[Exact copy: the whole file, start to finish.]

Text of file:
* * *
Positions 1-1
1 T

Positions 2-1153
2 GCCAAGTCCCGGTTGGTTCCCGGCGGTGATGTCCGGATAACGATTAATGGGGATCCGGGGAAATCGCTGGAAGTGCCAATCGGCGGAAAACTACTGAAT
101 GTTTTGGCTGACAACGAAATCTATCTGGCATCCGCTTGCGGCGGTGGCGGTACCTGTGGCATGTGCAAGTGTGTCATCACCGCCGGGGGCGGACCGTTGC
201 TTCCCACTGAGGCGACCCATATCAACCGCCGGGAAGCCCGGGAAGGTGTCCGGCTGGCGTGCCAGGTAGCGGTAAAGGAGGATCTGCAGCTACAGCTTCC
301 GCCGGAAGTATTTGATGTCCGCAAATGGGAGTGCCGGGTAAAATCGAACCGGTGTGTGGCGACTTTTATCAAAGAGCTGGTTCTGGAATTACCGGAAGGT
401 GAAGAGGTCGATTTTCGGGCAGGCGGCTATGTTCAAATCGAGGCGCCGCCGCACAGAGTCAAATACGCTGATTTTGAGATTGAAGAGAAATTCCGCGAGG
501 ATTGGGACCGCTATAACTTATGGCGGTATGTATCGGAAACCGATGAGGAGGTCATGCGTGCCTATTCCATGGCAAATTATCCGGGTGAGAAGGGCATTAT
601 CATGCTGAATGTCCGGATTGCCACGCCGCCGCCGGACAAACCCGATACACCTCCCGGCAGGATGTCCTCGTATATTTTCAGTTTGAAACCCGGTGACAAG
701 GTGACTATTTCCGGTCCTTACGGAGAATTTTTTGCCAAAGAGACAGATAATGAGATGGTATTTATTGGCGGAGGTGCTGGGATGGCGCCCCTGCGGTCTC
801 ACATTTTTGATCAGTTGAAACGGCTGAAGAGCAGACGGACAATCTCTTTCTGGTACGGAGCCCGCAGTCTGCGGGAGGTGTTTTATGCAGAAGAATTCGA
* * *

Positions 1-1
1 T

Positions 2-1153
2 GCCAAGTCCCGGTTGGTTCCCGGCGGTGATGTCCGGATAACGATTAATGGGGATCCGGGGAAATCGCTGGAAGTGCCAATCGGCGGAAAACTACTGAAT
101 GTTTTGGCTGACAACGAAATCTATCTGGCATCCGCTTGCGGCGGTGGCGGTACCTGTGGCATGTGCAAGTGTGTCATCACCGCCGGGGGCGGACCGTTGC
201 TTCCCACTGAGGCGACCCATATCAACCGCCGGGAAGCCCGGGAAGGTGTCCGGCTGGCGTGCCAGGTAGCGGTAAAGGAGGATCTGCAGCTACAGCTTCC
301 GCCGGAAGTATTTGATGTCCGCAAATGGGAGTGCCGGGTAAAATCGAACCGGTGTGTGGCGACTTTTATCAAAGAGCTGGTTCTGGAATTACCGGAAGGT
401 GAAGAGGTCGATTTTCGGGCAGGCGGCTATGTTCAAATCGAGGCGCCGCCGCACAGAGTCAAATACGCTGATTTTGAGATTGAAGAGAAATTCCGCGAGG
501 ATTGGGACCGCTATAACTTATGGCGGTATGTATCGGAAACCGATGAGGAGGTCATGCGTGCCTATTCCATGGCAAATTATCCGGGTGAGAAGGGCATTAT
601 CATGCTGAATGTCCGGATTGCCACGCCGCCGCCGGACAAACCCGATACACCTCCCGGCAGGATGTCCTCGTATATTTTCAGTTTGAAACCCGGTGACAAG
701 GTGACTATTTCCGGTCCTTACGGAGAATTTTTTGCCAAAGAGACAGATAATGAGATGGTATTTATTGGCGGAGGTGCTGGGATGGCGCCCCTGCGGTCTC
801 ACATTTTTGATCAGTTGAAACGGCTGAAGAGCAGACGGACAATCTCTTTCTGGTACGGAGCCCGCAGTCTGCGGGAGGTGTTTTATGCAGAAGAATTCGA